By Esmée Hardwick-Slack
Thehas announced that UK train fares will increase by 3.1% from January 2nd 2019, adding hundreds of pounds to many commuters annual travel. This is below the increase at the beginning of 2018 by 3.4%, which slightly under the 3.6% cap set for regulated fares. However the price rise also means that UK passengers will pay the highest train fares in Europe.
This increase follows the worst year for rail disruptions in a decade, with very little certainty that the services will improve, leading to calls for a price freeze following the widespread chaos caused by the introduction of a new timetable in May.
Alex Hayman of the consumer group Which? said these price rises will only add to passenger’s misery after a year of timetable chaos, with rail punctuality falling to its lowest levels in 12 years.
“Value for money needs to be a key part of the upcoming government review and passengers must receive automatic compensation for delay and cancellations.”
Regulated fares, which cover around 45% of faired on national rail and include season ticket, off-peak returns and anytime faire around major cities, are set to rise by the level of the Retail Price Index (RPI) inflation in July. The rest, which includes advanced and peak long-distance tickets, can be increase at the train companies’ discretion.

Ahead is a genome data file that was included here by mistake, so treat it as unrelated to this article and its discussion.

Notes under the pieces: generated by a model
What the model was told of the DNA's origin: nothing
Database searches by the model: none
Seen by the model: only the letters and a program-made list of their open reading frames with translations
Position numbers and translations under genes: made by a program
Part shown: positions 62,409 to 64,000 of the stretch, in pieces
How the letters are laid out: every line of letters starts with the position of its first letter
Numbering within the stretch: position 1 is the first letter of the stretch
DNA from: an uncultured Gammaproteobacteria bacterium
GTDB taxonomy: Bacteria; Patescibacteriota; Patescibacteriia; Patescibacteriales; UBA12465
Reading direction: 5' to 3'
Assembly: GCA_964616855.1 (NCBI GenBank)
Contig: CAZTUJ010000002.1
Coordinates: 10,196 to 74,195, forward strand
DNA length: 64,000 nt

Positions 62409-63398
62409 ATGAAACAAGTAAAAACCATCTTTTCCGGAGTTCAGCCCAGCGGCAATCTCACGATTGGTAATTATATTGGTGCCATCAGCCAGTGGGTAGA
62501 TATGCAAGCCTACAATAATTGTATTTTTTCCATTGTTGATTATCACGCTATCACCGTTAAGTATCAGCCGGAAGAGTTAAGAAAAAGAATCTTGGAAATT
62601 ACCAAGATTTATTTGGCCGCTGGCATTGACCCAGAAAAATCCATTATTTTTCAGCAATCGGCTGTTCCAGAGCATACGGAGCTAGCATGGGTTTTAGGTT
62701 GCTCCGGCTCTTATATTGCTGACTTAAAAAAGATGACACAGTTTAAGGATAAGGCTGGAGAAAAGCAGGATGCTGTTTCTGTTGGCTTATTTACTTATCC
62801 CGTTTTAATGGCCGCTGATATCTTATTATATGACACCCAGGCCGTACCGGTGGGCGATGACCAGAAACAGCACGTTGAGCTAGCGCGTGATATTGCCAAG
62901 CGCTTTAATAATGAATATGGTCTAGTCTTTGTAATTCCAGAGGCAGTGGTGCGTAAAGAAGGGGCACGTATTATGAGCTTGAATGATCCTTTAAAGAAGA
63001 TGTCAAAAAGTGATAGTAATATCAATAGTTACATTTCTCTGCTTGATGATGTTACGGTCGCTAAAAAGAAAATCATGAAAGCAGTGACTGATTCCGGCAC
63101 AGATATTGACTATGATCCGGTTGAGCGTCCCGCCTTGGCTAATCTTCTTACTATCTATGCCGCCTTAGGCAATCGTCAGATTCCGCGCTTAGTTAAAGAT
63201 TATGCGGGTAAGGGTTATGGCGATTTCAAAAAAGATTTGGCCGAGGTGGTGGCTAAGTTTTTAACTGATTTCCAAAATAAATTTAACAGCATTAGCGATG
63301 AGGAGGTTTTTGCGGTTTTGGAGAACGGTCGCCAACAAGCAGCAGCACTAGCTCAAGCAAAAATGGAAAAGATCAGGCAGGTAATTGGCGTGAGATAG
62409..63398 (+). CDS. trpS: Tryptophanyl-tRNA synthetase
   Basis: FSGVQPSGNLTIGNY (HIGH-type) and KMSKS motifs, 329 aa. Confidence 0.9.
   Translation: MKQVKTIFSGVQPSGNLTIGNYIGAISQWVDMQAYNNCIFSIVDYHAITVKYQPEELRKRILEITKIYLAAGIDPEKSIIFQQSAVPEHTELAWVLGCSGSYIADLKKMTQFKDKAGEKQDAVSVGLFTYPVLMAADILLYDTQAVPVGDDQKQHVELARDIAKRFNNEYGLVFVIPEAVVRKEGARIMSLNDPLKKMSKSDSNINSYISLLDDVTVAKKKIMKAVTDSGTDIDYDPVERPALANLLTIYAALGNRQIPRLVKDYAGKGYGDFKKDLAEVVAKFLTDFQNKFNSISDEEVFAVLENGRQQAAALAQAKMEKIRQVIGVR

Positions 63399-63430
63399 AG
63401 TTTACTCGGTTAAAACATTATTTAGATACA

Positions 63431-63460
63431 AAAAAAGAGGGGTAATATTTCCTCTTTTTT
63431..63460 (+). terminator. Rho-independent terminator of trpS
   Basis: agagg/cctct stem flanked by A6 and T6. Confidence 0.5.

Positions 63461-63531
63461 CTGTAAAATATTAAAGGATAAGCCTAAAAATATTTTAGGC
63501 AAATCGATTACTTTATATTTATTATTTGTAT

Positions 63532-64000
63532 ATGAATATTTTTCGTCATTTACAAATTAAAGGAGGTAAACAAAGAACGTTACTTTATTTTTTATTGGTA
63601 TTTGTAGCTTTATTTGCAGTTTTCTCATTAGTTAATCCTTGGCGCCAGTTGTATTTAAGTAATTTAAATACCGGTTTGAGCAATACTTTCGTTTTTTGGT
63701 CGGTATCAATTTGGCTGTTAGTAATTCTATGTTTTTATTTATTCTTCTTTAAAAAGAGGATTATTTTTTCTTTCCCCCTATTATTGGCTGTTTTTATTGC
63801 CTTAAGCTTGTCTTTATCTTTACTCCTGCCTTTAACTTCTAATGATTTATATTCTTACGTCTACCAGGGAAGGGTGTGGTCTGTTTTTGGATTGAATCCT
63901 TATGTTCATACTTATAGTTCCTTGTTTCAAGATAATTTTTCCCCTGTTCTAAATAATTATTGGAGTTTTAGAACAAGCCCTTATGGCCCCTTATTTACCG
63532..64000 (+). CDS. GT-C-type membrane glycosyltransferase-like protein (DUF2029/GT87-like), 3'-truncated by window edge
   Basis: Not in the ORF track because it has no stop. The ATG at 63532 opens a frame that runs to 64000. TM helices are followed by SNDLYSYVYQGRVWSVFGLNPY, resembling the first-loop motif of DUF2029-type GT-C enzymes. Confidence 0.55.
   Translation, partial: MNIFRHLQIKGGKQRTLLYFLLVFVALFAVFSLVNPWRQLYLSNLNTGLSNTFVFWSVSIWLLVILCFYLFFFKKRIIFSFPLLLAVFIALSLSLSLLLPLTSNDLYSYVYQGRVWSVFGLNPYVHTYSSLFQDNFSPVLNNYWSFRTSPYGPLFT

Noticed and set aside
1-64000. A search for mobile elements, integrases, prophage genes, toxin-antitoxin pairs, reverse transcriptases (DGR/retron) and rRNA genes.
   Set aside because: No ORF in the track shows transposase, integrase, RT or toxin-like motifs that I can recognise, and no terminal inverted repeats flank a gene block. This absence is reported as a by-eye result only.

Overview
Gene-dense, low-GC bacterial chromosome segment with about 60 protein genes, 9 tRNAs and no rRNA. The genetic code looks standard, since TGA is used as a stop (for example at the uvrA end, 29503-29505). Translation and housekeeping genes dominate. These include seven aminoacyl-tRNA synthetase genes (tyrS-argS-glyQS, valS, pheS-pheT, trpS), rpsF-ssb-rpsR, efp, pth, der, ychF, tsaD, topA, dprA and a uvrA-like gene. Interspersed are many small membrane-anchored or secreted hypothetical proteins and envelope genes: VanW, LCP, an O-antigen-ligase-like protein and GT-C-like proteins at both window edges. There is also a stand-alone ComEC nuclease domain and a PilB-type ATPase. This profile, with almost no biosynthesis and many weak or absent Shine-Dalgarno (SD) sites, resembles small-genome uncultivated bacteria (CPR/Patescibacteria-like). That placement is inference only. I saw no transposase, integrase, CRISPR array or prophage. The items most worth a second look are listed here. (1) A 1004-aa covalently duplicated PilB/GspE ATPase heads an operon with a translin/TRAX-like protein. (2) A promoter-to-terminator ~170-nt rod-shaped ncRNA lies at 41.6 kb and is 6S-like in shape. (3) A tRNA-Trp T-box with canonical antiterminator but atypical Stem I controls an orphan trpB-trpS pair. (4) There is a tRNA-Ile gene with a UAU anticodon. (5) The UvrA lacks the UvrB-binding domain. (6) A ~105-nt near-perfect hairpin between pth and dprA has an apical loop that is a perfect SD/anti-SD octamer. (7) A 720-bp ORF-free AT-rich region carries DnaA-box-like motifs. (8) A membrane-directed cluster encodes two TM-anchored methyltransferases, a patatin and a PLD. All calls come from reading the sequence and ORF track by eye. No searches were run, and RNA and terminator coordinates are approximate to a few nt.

Campaigners have criticised the use of RPI as it is not widely used in government and is normal higher than the Consumer Price Index (CPI). The chief executive of the Campaign for Better Transport, Darren Shirley, has said:
“Rail passengers have endured enough this year, with botched timetable changes and delays to their journeys which led to the worst punctuality figures in 12 years. The government should introduce a fare freeze from January. Any future fare increases should be based on the consumer price index rather than an outdated and discredited measure of inflation. Rail travel should be affordable so passengers aren’t left struggling with the cost of their commute.”